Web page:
If you eat a 100% Raw Food Diet, it's unlikely you'll ever catch the so-called flu of any kind, let alone this made up Swine Flu.  And you don't really catch it. It has been proven repeatedly that viruses are not the cause of getting flu-like symptoms.

This can be easily proven because many people can be exposed to the same exact virus from sick people and yet never "catch" the flu. I used to teach tennis for years to children and when I went 100% raw I was absolutely immune to getting the flu. What really happens is that there's an excess of toxins and gunk running all throughout your body from taking in so many toxins from cooked food, junk food, polluted air, environmental toxins, drugs, alcohol, cigarettes, etc.

The problem lies in that you're body simply can't eliminate the toxins fast enough. You become overloaded with toxins so much that you've surpassed your body's ability to eliminate them. Therefore you're body has to do something with these toxins and they end up getting stored in your fat cells and in other areas of your body away from the vital organs.

NOTE: This is another reason why people on a cooked food diet tend to get overweight.

Hyper Toxemia is what causes you to really get sick. It's a toxin overload, not germs or viruses. This happened to me recently. I wasn't taking as good care of myself as possible. I was getting way less sleep than I'm accustomed to for a long time. As a result, I had these low level cold symptoms for over a month. If I had been eating cooked food I would have been overwhelmed by flem, raging fever and horrible cold symptoms. But because I was 100% raw I was still working and functioning fairly well. Most people could never even notice that I was sick.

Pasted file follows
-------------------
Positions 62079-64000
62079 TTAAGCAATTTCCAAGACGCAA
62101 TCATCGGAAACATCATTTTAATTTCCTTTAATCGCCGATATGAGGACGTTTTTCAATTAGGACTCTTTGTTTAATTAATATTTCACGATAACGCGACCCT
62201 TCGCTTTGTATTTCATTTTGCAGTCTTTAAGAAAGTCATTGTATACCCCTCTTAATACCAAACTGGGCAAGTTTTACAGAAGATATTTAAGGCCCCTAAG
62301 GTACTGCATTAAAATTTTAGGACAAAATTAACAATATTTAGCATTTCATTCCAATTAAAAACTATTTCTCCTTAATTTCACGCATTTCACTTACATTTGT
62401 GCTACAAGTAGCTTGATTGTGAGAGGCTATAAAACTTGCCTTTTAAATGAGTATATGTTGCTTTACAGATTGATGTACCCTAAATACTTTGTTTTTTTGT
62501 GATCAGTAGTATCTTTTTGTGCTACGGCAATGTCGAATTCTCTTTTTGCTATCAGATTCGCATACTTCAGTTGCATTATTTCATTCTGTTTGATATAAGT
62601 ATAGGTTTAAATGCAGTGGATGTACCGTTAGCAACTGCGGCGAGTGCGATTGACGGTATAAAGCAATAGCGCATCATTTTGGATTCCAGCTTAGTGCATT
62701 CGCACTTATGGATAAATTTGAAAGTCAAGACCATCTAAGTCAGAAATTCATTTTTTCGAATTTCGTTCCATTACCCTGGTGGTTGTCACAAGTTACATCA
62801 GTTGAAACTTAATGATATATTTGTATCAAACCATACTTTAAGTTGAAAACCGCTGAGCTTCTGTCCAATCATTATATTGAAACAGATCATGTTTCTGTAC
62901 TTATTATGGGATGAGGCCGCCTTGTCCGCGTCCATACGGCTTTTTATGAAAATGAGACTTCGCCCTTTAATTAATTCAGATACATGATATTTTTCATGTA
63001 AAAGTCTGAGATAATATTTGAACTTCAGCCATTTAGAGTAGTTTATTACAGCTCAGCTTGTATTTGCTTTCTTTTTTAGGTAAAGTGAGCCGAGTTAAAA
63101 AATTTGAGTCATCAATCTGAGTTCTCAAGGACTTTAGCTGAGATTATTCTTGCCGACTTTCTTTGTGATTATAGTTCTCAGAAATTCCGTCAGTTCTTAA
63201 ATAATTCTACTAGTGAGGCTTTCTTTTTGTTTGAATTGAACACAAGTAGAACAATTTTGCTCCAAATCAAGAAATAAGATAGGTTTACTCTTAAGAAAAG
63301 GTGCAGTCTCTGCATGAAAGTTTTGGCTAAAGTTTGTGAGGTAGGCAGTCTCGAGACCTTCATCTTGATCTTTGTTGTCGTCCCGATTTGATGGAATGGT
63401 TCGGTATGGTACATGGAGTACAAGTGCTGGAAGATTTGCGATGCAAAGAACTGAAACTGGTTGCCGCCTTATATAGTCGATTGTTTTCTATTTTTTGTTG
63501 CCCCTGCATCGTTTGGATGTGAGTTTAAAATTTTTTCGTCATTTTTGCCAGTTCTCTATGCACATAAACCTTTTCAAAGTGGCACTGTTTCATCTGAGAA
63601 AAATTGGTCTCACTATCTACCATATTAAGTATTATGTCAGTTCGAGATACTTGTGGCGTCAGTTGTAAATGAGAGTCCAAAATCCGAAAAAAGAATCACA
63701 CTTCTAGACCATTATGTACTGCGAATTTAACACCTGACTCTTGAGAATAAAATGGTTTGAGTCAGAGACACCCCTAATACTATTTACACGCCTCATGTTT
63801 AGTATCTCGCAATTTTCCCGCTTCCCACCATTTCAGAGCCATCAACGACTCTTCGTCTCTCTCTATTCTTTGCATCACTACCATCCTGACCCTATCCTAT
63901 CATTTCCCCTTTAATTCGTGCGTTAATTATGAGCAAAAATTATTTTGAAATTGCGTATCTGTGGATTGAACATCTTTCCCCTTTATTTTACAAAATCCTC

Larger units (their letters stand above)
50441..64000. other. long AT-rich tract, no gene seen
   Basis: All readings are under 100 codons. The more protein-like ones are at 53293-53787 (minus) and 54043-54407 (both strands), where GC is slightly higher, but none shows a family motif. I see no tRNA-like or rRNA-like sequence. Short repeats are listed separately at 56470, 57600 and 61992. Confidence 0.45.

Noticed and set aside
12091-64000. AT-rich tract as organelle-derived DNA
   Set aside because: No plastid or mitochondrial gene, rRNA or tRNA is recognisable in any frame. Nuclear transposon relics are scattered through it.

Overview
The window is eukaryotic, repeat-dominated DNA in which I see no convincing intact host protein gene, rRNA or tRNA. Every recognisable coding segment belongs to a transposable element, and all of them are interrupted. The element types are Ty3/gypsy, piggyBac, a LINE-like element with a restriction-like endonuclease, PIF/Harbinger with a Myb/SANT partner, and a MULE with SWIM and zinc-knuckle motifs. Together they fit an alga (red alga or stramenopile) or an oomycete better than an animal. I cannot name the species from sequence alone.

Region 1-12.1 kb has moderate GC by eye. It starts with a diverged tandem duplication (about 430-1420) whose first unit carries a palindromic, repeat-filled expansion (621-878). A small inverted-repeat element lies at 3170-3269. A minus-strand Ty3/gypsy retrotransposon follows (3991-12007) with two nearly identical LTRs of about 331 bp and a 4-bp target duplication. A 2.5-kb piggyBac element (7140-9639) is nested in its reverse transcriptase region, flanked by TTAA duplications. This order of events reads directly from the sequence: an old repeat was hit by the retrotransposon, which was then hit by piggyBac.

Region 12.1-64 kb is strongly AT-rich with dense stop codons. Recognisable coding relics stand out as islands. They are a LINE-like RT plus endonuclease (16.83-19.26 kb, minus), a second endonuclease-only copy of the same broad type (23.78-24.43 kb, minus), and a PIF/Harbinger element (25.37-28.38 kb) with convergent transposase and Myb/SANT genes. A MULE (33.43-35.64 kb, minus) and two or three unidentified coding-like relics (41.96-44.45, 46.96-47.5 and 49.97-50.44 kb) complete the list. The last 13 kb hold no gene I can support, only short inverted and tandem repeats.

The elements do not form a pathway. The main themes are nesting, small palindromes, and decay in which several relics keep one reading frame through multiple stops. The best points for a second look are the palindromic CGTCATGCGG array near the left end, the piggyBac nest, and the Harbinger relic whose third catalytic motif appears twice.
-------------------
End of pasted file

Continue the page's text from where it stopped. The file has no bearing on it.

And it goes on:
When you don't sleep enough, it doesn't allow your body to "fully detoxify" itself. And if you continue to load up with toxins you're going to get sick. This is your body's method of making you rest and allowing itself to eliminate excess toxins.

Why is it that babies are expected to get sick about 13 times per year here in the United States? That's dang crazy...

Yet a raw baby will hardly ever get sick and if it does, the symptoms will be muted compared to what a cooked food child has to go through. Karmyn has noticed this with Non-No Boy. In his first year, he was only sick twice and it was really minor. So if you want to beat any flu and not feel the need to take any poisonous vaccination then you need to do these three things.

1. Eat your Natural Diet a 100% Raw Food Diet.
2. Sleep as much as you need to feel well rested when you wake up.
3. Don't take any poisonous vaccinations.

On to point number three. I've covered this in detail in a few previous emails.If you look at the evidence closely, you'll see that the people who will be dieing from the Swine Flu will actually be the ones vaccinated against it. It's already happening to our folks in the military who are forced to take all sorts of needless vaccines. Vaccines are loaded with terrible toxins.

Below is a list of just SOME of the toxic ingredients in vaccines:

Ethylene Glycol (Antifreeze)
Thimerosal (49% Mercury by weight and still found in vaccines as of
Phenol (carbolic acid)
Antibiotics - Neomycin, Streptomycin, Polymyxin B
Animal Organ Tissue and Blood
Aborted Human Fetal Tissue and Human Albumin
Animal Viruses
Human Viruses

For instance, you'd never want to intentionally eat mercury, or anti-freeze or borax yet these and many other super toxic ingredients are included in vaccines and then injected into your blood bypassing your body's natural defense mechanisms. If you want health, you don't inject yourself with poison.